Both dealers I mentioned offer beginners kits, including a basic strop etc. and they also check and hone each and every razor they sell, so that you KNOW it's shave ready when you receive it. I would contact your dealer of choice and discuss what they can do for you.
My personal view is that perhaps a paddle strop might be the best option when starting out. It's more difficult to roll the edge for a beginner on a paddle strop. (Note... I never followed my own advice when I started out)
Later it can be used as a pasted strop to maintain your razors, so they don't need to be honed as often. It will keep them going for some time, but it won't prevent the need for honing. But remember, once you paste a strop, you can never go back. The paste cannot be fully removed, so make sure you REALLY want to paste it. A barbers hone could also be used to maintain a razor, though I was never really happy with the edges from my two hones.
I'm keen on purchasing inexpensive, used, quality razors and bringing them back to life... Not as easy today, as it was even 10 years ago, as most offerings have been picked over on places such as Ebay. Still, it is possible to find a nice, inexpensive razor with no serious issues except for perhaps a bit of tarnish, at an antique shop or whatever it is you call them in the UK. My first razor was a mid 1900s Clauss razor, it was worn and tarnished but today it's still my most cherished razor, and it cost me less than $20 at the time. I learned to hone on it, I learned to strop on it, and it's my test razor for any new hones I obtain, as I know the razor so well. I have new razors that see far less use then my old Clauss.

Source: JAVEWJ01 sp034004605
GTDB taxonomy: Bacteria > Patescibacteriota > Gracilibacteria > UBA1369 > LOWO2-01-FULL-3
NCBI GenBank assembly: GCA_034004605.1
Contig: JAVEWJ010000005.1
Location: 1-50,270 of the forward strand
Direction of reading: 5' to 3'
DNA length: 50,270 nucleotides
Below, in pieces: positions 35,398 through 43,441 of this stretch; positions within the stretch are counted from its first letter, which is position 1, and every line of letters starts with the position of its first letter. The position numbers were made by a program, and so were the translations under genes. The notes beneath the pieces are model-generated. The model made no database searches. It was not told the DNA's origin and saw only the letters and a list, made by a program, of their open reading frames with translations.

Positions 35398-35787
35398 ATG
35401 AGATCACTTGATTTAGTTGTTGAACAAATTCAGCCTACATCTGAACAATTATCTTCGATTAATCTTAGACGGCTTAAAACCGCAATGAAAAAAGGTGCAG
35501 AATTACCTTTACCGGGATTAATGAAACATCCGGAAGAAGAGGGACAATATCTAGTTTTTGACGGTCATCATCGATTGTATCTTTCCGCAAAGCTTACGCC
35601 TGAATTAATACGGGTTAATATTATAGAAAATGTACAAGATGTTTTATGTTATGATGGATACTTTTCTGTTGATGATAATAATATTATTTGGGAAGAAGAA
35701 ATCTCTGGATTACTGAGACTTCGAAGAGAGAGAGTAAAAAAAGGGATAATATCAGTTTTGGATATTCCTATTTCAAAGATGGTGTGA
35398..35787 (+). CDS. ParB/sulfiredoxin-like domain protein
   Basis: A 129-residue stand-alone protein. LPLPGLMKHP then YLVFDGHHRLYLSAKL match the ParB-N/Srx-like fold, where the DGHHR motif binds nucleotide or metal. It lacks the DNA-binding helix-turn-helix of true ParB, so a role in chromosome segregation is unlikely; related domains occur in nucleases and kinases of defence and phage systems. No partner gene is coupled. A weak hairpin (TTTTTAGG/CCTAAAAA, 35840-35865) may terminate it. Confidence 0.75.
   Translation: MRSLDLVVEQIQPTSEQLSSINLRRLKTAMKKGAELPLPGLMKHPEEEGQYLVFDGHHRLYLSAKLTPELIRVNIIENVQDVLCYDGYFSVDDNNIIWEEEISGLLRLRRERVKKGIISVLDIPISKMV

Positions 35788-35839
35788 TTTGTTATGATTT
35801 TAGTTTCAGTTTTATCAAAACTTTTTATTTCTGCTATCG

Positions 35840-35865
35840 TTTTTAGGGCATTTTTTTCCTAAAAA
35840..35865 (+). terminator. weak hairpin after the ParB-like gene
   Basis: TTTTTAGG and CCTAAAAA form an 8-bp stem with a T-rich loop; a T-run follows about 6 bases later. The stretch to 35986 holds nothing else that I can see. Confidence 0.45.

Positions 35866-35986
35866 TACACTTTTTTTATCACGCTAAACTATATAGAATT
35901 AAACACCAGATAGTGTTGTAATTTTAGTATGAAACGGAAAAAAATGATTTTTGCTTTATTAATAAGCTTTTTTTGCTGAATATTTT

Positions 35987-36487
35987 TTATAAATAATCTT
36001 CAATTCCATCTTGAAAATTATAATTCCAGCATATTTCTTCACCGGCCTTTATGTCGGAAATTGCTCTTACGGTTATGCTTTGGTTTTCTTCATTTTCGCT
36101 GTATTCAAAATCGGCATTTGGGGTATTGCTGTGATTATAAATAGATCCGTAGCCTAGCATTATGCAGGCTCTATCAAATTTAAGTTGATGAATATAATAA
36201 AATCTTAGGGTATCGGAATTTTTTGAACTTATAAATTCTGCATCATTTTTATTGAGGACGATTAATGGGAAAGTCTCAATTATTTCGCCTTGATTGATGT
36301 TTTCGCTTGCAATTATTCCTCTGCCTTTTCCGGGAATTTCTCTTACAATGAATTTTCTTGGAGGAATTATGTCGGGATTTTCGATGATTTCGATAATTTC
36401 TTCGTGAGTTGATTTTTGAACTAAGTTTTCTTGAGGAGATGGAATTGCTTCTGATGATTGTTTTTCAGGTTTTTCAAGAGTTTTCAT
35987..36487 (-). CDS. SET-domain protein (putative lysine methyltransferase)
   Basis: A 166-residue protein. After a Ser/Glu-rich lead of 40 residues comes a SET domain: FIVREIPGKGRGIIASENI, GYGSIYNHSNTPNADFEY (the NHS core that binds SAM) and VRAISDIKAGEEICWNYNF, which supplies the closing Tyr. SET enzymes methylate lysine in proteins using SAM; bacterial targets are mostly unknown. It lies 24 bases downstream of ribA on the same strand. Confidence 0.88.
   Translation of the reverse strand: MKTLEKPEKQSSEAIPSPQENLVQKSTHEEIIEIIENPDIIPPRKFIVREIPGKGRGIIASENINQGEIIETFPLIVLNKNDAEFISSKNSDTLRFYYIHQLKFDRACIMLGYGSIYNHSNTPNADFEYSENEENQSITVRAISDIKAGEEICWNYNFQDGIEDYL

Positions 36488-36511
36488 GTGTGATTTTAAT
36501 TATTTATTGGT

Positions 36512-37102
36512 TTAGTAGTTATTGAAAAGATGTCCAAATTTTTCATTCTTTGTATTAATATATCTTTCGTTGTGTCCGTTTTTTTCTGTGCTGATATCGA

I would strongly suggest, new or used, that you obtain at least 2 straight razors for your use to start. One is none and 2 is one. A razor goes dull, you strop it badly and roll the edge, you accidentally touch the fawcet while shaving and chip the edge.... Now you have a dull or damaged razor in need of honing... what will you shave with in the mean time? A sharp, inexpensive, used razor, will shave infinitely better than the razor you just sent out for honing and that won't be back for a week or two. <grin> If you do your own honing, like I do, it's in my nature at least, to have a dull pile and a sharp pile of razors... When a razor starts to tug a bit much, I toss in the "for honing" pile and select another one. I do have a rotation of sorts, but I select a razor based on my mood more than anything.
Vintage razors shave every bit as well as brand new ones, you won't be giving anything up other than the higher cost of a new razor.